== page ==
Lass es fliegen!

Today has been all about celebrating German Psychology. The day started by finding that Wundt was in fact not the first German to try and establish Psychology has an independent academic discipline. In fact, this has already been attempted almost a hundred years earlier by Ferdinand Bernard Ueberwasser, at the University of Münster. See the following for more information I found this particularly interesting as ten years prior to this the Illuminati were founded in Ingolstadt, another German university in Bavaria with the goals of opposing superstition, obscurantism, injustice and abuses of state power. I make reference to this in my forthcoming article about Mary Shelley’s Frankenstein in Psychology Review magazine (as Victor’s monster was also created here). Sadly, Ueberwasser’s pioneering work was long forgotten due to the advent of the Napoleonic wars, which forced the closure of the University of Münster.

Banksy’s girl with the red balloon, on a wall at Waterloo Bridge, London, UK.

As the day has unfolded, I find myself now writing about a fascinating study on neuroplasticity and mindfulness conducted by Britta Hölzel a research fellow and yoga instructor at the Institute for Medical Psychology at Charité in Berlin, Germany. The Dalai Lama comments in the foreword to “Peace at every step: The path of mindfulness in everyday life“” that world peace is surely only attainable through the transformation of individuals, possibly through mindfulness.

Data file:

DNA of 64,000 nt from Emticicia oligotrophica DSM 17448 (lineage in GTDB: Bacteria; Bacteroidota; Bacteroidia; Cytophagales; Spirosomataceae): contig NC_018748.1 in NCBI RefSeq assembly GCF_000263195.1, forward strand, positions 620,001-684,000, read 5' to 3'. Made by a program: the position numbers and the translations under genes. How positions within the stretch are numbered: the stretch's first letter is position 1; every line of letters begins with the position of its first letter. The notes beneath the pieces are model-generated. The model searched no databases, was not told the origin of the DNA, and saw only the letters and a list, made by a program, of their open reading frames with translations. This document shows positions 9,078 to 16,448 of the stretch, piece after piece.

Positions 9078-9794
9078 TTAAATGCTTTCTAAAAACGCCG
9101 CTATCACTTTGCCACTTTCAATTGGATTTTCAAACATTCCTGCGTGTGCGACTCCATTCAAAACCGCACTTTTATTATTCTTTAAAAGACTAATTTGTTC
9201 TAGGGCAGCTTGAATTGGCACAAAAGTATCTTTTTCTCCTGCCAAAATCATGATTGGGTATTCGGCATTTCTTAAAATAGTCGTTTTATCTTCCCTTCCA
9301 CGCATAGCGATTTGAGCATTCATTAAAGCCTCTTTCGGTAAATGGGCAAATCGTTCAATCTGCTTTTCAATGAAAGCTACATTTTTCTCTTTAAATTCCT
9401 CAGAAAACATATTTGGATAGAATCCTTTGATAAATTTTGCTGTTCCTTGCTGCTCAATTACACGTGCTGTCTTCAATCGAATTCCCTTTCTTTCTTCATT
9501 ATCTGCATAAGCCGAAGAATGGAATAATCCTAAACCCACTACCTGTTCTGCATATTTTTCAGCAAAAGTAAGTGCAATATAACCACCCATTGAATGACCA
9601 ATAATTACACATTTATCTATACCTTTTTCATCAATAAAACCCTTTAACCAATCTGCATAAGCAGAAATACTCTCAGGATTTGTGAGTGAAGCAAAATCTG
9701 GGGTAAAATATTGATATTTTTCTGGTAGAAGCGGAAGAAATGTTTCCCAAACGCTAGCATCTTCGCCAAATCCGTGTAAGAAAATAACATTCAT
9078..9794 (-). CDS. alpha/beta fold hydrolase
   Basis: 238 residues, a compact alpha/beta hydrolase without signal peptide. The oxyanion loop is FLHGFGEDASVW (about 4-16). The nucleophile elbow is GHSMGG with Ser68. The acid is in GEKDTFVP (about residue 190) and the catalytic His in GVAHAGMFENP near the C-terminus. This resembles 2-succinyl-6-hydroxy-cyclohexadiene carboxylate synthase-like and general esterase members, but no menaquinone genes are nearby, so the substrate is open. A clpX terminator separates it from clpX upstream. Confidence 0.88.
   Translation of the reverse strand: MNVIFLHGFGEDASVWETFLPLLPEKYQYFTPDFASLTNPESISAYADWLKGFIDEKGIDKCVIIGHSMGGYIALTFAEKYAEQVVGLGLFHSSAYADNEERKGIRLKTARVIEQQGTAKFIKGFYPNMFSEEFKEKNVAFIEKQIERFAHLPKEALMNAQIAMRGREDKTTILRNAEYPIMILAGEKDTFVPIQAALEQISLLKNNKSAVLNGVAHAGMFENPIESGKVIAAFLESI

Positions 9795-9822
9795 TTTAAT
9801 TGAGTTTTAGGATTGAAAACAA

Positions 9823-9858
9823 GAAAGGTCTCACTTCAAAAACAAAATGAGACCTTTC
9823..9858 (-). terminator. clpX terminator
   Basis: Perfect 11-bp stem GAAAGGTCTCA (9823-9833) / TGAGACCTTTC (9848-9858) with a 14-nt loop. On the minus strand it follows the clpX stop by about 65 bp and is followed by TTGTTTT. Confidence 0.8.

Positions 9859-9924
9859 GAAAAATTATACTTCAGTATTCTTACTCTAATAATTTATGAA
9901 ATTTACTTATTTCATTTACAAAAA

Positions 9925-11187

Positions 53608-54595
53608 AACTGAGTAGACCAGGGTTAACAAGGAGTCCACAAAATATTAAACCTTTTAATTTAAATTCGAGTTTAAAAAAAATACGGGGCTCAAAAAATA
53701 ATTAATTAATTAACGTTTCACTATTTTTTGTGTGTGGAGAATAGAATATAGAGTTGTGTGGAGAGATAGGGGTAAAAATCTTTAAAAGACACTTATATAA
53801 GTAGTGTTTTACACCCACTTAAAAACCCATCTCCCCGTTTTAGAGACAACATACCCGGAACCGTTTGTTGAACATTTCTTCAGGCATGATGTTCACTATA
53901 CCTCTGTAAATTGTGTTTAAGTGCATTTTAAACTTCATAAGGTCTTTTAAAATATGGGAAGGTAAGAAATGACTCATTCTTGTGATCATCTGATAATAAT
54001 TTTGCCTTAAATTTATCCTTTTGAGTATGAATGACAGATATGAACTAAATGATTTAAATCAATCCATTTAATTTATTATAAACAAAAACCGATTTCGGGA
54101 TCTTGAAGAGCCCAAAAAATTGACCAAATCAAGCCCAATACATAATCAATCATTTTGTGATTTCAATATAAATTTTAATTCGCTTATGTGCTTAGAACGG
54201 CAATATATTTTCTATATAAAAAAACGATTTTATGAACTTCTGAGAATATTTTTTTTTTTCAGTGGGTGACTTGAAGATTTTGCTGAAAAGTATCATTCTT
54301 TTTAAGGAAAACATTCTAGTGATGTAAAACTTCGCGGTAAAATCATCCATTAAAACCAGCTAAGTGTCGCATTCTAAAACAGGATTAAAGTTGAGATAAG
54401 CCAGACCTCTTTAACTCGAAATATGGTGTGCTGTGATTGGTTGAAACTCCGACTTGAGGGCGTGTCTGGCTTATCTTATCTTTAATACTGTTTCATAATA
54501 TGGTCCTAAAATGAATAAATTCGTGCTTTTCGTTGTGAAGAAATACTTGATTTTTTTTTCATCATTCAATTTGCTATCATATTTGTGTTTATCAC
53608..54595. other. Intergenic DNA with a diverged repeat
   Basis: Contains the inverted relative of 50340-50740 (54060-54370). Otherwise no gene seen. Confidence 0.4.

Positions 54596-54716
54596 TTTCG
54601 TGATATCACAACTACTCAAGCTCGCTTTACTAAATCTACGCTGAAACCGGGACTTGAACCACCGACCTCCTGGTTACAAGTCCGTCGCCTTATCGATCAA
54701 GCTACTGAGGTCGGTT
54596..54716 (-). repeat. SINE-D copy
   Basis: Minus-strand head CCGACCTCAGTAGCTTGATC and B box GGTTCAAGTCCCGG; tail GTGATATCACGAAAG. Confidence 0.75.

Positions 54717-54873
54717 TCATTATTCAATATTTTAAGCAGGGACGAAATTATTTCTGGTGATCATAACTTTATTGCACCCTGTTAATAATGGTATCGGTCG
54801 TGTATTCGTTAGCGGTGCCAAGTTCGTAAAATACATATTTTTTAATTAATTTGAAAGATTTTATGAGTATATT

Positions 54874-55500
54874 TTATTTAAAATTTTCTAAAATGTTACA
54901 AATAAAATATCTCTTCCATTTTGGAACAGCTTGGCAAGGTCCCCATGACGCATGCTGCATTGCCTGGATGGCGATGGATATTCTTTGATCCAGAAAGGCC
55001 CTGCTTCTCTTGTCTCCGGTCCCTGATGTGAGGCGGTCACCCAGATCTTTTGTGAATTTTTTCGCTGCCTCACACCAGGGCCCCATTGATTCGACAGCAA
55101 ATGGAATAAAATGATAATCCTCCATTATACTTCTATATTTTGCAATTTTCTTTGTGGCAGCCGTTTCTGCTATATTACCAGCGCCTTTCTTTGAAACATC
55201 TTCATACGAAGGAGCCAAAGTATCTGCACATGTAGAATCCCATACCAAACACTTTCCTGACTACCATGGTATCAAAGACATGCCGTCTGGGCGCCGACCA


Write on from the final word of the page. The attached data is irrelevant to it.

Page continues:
And so today has been a journey, encompassing wars in Germany that halted progress in psychology as a science, through to current steps in achieving peace through neuroscience.I leave you with a German language version of one of my favourite pop songs, a relic of my childhood. I remember belting this out in the kitchen with my mum in the early 80s, aged 6 or 7. It seems especially apt given that this was penned as an anti-war protest song, by German pop band ‘Nena’ and refers to red balloons floating over the Berlin wall, which did not fall until 1989. The German language lyrics are far more telling than the English. The final words translate to something like let it fly/let it go! Another popular song lyric, with its sentiment rooted in mindfulness.


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